Central and Eastern Europe and the Baltic states : Most will not
achieve MDG 4

With only eight exceptions, most countries from the region comprising Central and Eastern Europe, the countries of the former Soviet Union and the Baltic states will not meet MDG 4.

Through the 1990s, the average annual rate of reduction slowed to 1.3% -- far below the 3.6% recorded in industrialised countries. Indeed, the region only managed to reduce its child mortality rate by seven points between 1990 and 2002, from 48 to 41. This contrasts sharply with the 20-point reduction in Latin America and the Caribbean .

Child mortality rates are notably higher in the countries of Central Asia than in those of Central and Eastern Europe . The probability of a child dying before the age of five is three times more likely in Central Asian countries than in Central and Eastern Europe .

Only Albania, Armenia, Croatia, Lithuania, Romania, Serbia and Montenegro, the former Yugoslav Republic of Macedonia and Turkey are on target. All other countries in the region are behind schedule on the child mortality MDG.

The Russian Federation , the largest country in the region, with relatively low levels of mortality, has nonetheless barely made any advances in further reducing child mortality over the past decade. In contrast, Turkey has made impressive advances, almost halving its under-five mortality rate.

Latin America and the Caribbean region: Almost home

Progress in reducing child deaths in Latin America and the Caribbean has been substantial in the past 40 years. In 1960, 153 out of every 1,000 children in the region did not make it to their fifth birthday. By 2002 that figure was drastically reduced to 34. Unlike most other regions, Latin America and the Caribbean were able to maintain a steady pace of reduction during the 1990s, posting an annual reduction rate of 4% over the course of the decade. No other region managed to maintain an average annual reduction rate of 3% or above in that period.

Despite these advances, there is still much work to be done to reach levels approaching those of industrialised countries where the probability of a child dying before the age of five is less than 1%.

Brazil , the country with the largest child population in the region, is on schedule to meet MDG 4, having managed to reduce child deaths by just under 4.3% between 1990 and 2002.

Although Mexico's average annual rate of reduction was smaller, at 3.8%, it was from a lower base, leaving the under-five mortality rate at just 29 per 1,000 live births -- the lowest rate among developing countries with populations in excess of 100 million. If this rate is maintained, Mexico will meet MDG 4.

The countries of Central America (with the exception of Costa Rica ) and the impoverished countries of northern South America, Guyana and Suriname are among those with the highest rates of child mortality in the region. Infant mortality is also high in Bolivia, despite the fact that it remains on schedule to meet MDG 4.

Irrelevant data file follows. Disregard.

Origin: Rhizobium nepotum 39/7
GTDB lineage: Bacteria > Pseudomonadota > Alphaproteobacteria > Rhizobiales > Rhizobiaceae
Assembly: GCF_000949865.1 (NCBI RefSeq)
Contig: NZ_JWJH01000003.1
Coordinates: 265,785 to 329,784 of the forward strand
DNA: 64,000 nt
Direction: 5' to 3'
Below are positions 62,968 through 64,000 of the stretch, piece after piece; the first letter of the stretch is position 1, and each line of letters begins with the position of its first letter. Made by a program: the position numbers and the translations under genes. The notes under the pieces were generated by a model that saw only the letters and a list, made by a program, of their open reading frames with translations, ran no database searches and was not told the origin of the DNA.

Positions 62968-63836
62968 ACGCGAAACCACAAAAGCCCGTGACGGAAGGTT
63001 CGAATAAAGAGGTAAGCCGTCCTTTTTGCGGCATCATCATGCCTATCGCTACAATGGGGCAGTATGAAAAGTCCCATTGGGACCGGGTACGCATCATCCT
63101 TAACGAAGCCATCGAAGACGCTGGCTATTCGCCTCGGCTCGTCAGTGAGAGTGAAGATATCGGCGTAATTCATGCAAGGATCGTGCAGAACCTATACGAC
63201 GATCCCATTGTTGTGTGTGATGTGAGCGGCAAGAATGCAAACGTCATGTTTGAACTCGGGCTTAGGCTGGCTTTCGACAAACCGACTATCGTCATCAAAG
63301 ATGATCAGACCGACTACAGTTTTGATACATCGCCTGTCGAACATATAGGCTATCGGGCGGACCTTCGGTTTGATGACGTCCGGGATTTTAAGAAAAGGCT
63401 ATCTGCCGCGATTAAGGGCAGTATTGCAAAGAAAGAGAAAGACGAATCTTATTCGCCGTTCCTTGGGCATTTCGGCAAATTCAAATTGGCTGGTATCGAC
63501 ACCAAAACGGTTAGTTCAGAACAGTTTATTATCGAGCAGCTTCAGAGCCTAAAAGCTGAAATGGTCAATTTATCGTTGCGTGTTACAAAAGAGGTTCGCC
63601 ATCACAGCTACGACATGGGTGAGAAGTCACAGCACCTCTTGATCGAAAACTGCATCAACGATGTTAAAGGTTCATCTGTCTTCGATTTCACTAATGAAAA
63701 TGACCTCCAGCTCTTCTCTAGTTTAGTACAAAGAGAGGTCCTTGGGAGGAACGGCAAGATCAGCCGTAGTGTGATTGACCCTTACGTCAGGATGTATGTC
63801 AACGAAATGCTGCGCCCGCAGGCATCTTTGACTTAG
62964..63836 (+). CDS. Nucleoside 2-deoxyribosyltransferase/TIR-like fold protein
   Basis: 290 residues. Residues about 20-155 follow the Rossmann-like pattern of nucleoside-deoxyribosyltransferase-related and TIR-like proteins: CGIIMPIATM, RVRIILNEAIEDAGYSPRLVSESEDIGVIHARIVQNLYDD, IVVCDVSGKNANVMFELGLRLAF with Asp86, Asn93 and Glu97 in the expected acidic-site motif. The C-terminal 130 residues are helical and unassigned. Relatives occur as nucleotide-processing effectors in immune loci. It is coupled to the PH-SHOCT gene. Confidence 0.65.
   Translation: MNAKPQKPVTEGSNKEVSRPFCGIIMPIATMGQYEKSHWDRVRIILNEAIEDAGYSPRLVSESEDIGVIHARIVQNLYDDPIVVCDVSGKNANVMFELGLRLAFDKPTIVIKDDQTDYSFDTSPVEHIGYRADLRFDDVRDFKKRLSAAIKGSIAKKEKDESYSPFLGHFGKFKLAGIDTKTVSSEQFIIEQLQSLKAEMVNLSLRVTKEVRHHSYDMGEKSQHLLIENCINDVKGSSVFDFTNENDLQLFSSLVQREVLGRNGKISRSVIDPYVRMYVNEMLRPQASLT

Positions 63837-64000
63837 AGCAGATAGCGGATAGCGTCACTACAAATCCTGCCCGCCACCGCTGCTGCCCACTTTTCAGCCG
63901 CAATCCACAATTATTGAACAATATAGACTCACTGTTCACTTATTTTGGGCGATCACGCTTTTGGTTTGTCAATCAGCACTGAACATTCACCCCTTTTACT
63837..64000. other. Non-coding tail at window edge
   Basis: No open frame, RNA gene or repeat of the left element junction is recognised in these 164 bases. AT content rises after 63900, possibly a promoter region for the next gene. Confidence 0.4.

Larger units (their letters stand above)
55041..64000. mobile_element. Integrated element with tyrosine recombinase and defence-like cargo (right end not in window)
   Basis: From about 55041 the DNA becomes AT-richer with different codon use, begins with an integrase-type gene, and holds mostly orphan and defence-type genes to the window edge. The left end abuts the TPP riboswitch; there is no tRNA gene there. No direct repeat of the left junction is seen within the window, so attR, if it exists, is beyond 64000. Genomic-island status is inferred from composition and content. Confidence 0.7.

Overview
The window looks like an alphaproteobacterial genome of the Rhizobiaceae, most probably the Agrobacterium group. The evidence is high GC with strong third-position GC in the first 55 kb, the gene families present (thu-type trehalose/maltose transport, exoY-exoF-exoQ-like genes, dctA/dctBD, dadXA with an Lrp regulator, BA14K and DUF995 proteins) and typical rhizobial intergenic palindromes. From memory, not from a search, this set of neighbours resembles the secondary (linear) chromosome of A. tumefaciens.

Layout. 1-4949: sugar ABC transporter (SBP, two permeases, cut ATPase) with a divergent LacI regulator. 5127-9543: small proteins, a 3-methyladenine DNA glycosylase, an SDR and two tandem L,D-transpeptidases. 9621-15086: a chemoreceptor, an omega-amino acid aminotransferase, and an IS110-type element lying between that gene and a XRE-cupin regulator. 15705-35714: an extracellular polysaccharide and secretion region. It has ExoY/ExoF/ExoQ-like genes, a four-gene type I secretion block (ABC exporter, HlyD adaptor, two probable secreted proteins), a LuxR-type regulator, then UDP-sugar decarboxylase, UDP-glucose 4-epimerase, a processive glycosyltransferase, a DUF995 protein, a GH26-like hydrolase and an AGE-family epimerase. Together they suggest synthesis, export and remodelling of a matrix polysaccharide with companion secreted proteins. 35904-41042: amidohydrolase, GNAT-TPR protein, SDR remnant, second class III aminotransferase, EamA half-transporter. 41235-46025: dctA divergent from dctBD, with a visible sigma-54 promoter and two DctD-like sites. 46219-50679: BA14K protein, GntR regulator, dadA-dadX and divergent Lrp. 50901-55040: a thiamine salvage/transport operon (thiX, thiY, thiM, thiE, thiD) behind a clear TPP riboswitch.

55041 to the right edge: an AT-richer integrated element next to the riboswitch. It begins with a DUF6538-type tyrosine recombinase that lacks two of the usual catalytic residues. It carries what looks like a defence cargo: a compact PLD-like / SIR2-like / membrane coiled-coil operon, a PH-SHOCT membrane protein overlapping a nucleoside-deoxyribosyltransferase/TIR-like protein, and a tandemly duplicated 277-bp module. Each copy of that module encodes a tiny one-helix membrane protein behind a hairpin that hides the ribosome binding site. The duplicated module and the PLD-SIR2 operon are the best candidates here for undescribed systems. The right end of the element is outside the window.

Haiti is the only country in the region where child mortality is greater than 1 in 10. Progress on reducing child deaths stalled in Jamaica during the 1990s. The country, which suffered a prolonged recession, is the only one in the hemisphere that failed to register a reduction in under-five mortality rates. Without a near doubling of effort, it will not meet MDG 4.

Industrialised countries: Room for improvement

Industrialised countries have achieved substantial reductions in child mortality since 1990 -- from one in 100 children dying before reaching the age of five then, to one in 143 by 2002.

Among them, Scandinavian countries enjoy the lowest rates of child mortality. The under-five mortality rate of 20 of the 36 industrialised countries is double that of the best-performing country, Sweden, where the rate is just three out of every 1,000 live births. By contrast, in Hungary , Poland and Slovakia , child mortality rates are conspicuously higher than the region's average.

Some industrialised countries still have work ahead of them to further reduce their under-five mortality rates. Yet for those countries with the lowest mortality rates, the specific goal of reducing levels of under-five mortality by two-thirds may not need the same emphasis.

The steady decline in mortality rates in the industrialised countries during the period 1990-2003 has been aided by new and costly medicines, technology, and interventions. This is in sharp contrast to the situation in developing countries that are still struggling to control many preventable causes of mortality, including communicable diseases, maternal and perinatal conditions and nutritional deficiencies, violence and injuries.

InfoChange News and Features, November 2004